Monday, January 29, 2007


So, last we heard, the Voyager was soaked in the Serengeti, and about to be fried by lightening, eaten for breakfast, or carried off in a flood. Did she survive? With her limbs and husband* intact? Oh, the suspense.

Sorry, you will have to hang on a cliff for a while. We are not going back to Africa today. Yes, I realise the drama of this cliffhanger is muted somewhat by the fact this blog is being written. Work with me. Feign fear for our soggy heroine.

We are going to travel somewhere else today: A lake, about 100 kilometres east of Vancouver. Where we went for the weekend. And hallelujah, the sun came out. For the first time in weeks. Don't believe me? Look:

B's parents, my in-laws*, have a cozy log cabin at the lake. My in-laws are lovely people, and they would still be dear to me if they owned no cabin on a lake. But it rocks that they do! And B and I can go whenever we want. We can even bring our unruly dogs. I told you they were lovely. My in-laws that is.

You are likely thinking: "How nice, a weekend spent reading by the fire, walking on the lakeshore with the dogs, playing a game of cribbage, napping." Oh no, not us. We do our familial duty and work hard while there, toiling away at chopping wood, repairing, gardening, cleaning, grinding flour, putting up preserves...and that's all in the first hour.

We even put the dogs to work, harnessing them up to pull thousand-kilogram logs off the beach, which they have to turn into firewood. With their teeth.

It's tough. Oh yes.

* I use the terms "husband" and "in-laws" loosely, because B and I are not actually, legally, hitched. Does that make B's parents my out-laws? And B my parent's sin-in-law?

Thursday, January 25, 2007

Nestled All Wet in Their Beds

Christmas Eve, 2006, Kori Bustard Camp, Serengeti, Tanzania.

“Rudolph the Red Nose Reindeer, had a very shiny nose...”

We are sleepily singing, sitting around the camp fire. Les has strung some battery-operated Christmas lights around an acacia bush. The stars are out. It has been an exciting day of game viewing (3 cheetahs, 11 lions, countless giraffes, hyenas, rare foxes, and more!) in the Gol Kopjes area of the Serengeti, followed by a long drive to our camp.(above photo courtesy of G. Vandegriend)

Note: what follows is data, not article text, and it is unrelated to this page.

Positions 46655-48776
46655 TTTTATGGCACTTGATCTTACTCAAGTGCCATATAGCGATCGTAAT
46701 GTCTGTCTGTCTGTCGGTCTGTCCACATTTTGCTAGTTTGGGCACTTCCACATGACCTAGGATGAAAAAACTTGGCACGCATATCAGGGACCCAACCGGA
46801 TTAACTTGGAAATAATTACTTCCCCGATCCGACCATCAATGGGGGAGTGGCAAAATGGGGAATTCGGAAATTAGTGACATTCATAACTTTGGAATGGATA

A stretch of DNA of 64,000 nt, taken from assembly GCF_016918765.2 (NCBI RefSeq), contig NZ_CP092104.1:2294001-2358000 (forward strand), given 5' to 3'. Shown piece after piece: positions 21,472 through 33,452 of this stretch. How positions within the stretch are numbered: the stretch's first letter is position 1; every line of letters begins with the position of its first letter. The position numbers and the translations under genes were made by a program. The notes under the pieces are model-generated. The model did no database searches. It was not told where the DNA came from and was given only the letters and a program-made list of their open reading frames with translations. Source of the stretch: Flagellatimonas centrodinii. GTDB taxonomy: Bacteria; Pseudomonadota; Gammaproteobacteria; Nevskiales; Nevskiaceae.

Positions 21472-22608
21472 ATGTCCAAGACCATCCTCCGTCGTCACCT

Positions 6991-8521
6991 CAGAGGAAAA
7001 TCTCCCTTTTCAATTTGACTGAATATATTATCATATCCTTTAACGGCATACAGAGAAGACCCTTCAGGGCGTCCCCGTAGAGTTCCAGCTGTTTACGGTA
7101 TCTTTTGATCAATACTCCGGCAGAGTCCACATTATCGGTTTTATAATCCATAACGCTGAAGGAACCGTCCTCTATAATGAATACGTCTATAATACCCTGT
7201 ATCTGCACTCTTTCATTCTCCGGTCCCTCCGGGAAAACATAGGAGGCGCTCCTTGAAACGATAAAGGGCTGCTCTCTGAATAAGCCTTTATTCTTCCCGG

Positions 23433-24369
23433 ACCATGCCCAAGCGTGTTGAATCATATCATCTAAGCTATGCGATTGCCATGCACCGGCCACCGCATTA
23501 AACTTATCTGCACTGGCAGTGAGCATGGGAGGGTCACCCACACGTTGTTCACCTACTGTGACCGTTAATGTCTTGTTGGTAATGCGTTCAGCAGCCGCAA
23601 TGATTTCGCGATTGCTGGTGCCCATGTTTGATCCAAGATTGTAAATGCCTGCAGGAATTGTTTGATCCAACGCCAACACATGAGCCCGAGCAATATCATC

We drift off to bed in our tents, looking forward to tomorrow: sunny skies, wildlife, and a special Christmas dinner for our last day of camping.

At 2:30 a.m. I wake up and hear the patter of a few raindrops on our tent. Oh shit. We had to cross three rivers to get to this special campsite. The previous week, one had flooded in a heavy rain, stranding people in the northern Serengeti for days. But the skies were so clear when we went to sleep, it must just be a shower. I cuddle close to my Beloved, or as close as we can get while bundled in mummy bags, and go back to sleep.

BOOOOOM! KERAACK! KERBOOOM!! Sweet Mother of God! Thunder and simultaneous lightening right over my head jolts me from sleep to instant terror. A Niagara of rain is pounding on our tent. CRACK! BOOM! CRACK! again. "Holy Crap" I yell. We are camped on an open plain, with only the occasional waist high acacia bush to draw lightening away from our tall tents with metal poles. "Sweetie", I shout at B, who is awake, "What happens if lightening hits our tent?"

"I suppose we would be toast".

In between thunder blasts,we can hear a lion growl and grunt, warning other lions "this is MY territory". We have heard the roar of lions most every night while camping, but our guides Lyimo and Wellking assured us they would not come into camp. Especially with the campfire and several kerosene lamps which are put around the campsite at night. I open the tent flap and peer out into inky blackness. The wind and rain have doused the campfire and lanterns. I have to pee. It is 3:30 am, and no way can I wait until morning. Throwing a blanket around me, I put on my headlamp and run out in bare feet, hoping no cat's eyes shine back at me. The ground cannot soak up the torrential rain fast enough, so water is swirling over my toes as I scamper behind the tent.

Settled back in the tent, I realize there are rivulets running along the floor, soaking into our foam mattresses, and up into our sleeping bags. Then we both have to shuffle and move our pillows to avoid leaking spots from the roof. The thunderstorm seems to be going around in a circle, coming back overhead every 20 minutes. The downpour never lets up. We are wet, sleepless, and separated from lions and lightening only by a little soaked canvas that could collapse any second in the wind. We could be stranded by floods for days. "Merry Christmas," I mutter wryly to B. He starts to shake, and I wonder if he is shivering or crying. Or both. But no, he is giggling, then laughing out loud. He hugs me tightly, smacks a big kiss on my lips, and says between snorts and chuckles: